When dealing with an Orlan 10, jamming is almost never an option. Though it can be piloted by remote control, Russian drone operators rarely fly it manually. They have no reason to, because the Orlan 10 is fully autonomous. Once airborne, it can maintain self-guided flight for hours on end. In other words, it’s completely unaffected by jammers. Radio jamming might delay it from transmitting target data back to the operator, but only briefly. Any time wasted using a jammer would be better spent hiding or evacuating.
The Bad Method: Small Arms Fire
Some Orlan 10s have reportedly been shot down by small arms fire. Of course, this is possible. If it’s flying low enough, someone may get a lucky shot and send the drone crashing to the ground. But, for several reasons, this is usually a bad idea. Firstly, the chances of hitting an Orlan 10 while it’s in motion are minimal. Normally, it flies too high to shoot at. It’s also too fast — you can expect it to be going at least 80 kph (50 mph) during surveillance, and its top speed is 150 kph (93 mph).
Secondly, if you’re firing at a drone using small arms, then you’re probably exposed. The moment it sees you, the Orlan 10 will transmit your location back to Russian artillery. So, even if you hit it, you won’t have long to celebrate. Again, you’re better off staying hidden.
The Okay Method: Missiles
Stinger missiles are very good at removing drones — or anything, really — from an airspace. And they should be, considering they cost $120,000 USD a piece. Ukraine has used these to down Orlan 10s on a handful of occasions. It may be the most gratifying way to do it, but it is, without a doubt, one of the most costly.
Missiles make sense when you’re dealing with a much larger aircraft, such as Russia’s Forpost UAV. But using them against inexpensive, portable drones like the Orlan 10 is considered wasteful, especially in a war of attrition with a larger country.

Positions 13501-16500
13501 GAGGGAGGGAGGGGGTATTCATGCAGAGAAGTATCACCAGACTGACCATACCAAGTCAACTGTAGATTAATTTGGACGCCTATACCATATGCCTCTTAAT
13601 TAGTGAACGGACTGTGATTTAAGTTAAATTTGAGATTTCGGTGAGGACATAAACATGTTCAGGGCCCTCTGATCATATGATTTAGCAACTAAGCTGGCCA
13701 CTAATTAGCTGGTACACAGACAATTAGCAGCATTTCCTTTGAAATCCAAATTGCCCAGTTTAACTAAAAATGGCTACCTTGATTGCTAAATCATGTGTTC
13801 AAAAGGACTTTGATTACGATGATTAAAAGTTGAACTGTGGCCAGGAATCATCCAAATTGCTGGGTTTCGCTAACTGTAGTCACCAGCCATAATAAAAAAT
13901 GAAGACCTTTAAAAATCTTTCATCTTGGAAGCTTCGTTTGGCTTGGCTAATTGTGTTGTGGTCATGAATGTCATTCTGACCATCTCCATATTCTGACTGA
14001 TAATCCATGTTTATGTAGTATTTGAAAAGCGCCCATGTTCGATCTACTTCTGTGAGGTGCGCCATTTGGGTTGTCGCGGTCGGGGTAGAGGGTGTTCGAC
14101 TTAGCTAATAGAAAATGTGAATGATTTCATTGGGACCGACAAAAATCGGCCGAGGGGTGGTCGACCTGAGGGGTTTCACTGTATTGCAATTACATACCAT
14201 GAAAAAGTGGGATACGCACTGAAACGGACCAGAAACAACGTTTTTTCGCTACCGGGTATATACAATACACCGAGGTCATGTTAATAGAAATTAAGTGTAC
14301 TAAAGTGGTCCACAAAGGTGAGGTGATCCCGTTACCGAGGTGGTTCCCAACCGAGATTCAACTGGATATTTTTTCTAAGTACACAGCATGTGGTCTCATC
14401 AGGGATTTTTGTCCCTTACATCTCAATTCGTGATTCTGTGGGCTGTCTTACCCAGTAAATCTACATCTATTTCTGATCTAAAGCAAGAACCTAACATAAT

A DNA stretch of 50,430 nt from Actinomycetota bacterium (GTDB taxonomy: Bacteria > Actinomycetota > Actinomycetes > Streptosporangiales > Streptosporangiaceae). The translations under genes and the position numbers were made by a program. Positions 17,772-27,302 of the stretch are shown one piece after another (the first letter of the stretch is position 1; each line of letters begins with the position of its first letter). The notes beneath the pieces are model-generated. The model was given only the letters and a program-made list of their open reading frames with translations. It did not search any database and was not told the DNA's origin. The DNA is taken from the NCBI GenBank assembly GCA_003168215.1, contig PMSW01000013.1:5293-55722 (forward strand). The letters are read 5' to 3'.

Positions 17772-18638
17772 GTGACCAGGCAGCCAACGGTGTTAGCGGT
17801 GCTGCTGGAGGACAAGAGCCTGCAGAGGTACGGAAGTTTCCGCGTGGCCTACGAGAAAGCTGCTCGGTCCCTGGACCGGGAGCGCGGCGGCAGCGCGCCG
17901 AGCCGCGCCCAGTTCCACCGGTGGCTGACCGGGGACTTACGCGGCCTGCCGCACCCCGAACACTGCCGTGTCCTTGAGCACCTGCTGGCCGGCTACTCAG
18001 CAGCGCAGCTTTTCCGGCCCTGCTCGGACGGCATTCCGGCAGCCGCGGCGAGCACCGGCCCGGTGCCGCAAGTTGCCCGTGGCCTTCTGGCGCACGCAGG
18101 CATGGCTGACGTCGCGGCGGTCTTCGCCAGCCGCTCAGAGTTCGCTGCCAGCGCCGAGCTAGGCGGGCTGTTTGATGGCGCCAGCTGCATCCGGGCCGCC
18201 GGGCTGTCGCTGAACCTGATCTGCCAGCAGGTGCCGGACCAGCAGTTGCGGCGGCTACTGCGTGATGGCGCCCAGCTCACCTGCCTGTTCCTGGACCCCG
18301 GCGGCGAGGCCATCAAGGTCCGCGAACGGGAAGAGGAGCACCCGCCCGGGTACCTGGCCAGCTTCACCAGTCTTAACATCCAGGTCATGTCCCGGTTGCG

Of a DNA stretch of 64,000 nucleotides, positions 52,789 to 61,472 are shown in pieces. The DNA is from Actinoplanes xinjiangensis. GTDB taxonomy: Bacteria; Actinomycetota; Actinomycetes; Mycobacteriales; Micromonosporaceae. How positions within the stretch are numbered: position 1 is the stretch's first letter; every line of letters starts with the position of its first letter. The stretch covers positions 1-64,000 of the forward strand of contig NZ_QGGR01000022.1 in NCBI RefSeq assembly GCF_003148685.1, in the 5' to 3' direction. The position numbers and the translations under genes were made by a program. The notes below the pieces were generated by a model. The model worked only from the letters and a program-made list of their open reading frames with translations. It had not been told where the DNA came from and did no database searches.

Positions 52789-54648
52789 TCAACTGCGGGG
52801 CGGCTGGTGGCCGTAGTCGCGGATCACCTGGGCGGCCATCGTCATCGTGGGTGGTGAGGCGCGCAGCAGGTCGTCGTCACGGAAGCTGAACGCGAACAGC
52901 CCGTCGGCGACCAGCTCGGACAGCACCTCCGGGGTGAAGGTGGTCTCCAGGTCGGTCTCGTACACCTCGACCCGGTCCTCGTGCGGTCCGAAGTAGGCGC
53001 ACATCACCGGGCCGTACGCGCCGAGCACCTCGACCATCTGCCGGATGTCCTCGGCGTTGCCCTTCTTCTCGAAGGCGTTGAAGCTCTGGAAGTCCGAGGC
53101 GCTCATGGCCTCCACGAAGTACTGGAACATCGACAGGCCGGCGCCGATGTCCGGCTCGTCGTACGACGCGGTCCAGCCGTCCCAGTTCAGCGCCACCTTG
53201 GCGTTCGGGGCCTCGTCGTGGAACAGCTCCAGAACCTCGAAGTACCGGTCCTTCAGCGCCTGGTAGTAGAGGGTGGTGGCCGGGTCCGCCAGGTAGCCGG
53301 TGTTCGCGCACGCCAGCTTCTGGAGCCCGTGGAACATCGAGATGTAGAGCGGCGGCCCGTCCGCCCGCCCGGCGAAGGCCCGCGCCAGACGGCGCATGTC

There’s also the issue of collateral damage. Blowing a drone out of the sky with a shoulder-fired warhead will inevitably bring flaming shrapnel down on something, or someone. To be fair, this isn’t as much of a concern in heavily contested zones like Kyiv, where the enemy has already caused major destruction.
The Best Method: Drone Interceptors
We would argue that the smartest way to defeat an Orlan 10 is with another drone — a drone interceptor, to be exact. Drone interceptors are highly advanced UAVs that specialize in capturing other drones. This way, the threat is not only neutralized, but it can even become available to turn against the enemy.
Fortem’s own DroneHunter® F700 was one of the first truly viable drone interceptor platforms, and we’re proud to say it’s the best. Several of the newest models were recently deployed to Ukraine, where they have already engaged Orlan 10s.
Compared to the alternatives, drone interceptors are significantly safer and more advantageous. The F700, for example, can capture an Orlan 10 or a similar drone while resulting in little to no collateral damage. Unlike missiles, the F700 is reusable, making it more useful for a long-term military resistance. It’s also economical, with each sortie costing only about $500.
The Orlan 10 is easily the most problematic Russian drone flying over Ukraine at the moment, but the Ukrainians are rapidly acquiring the right knowledge and tools needed to defeat them successfully. When it comes to other Russian drones, NATO has observed fewer than anticipated. But there are more drones in Russia, and we may talk about them in future articles if they start to appear.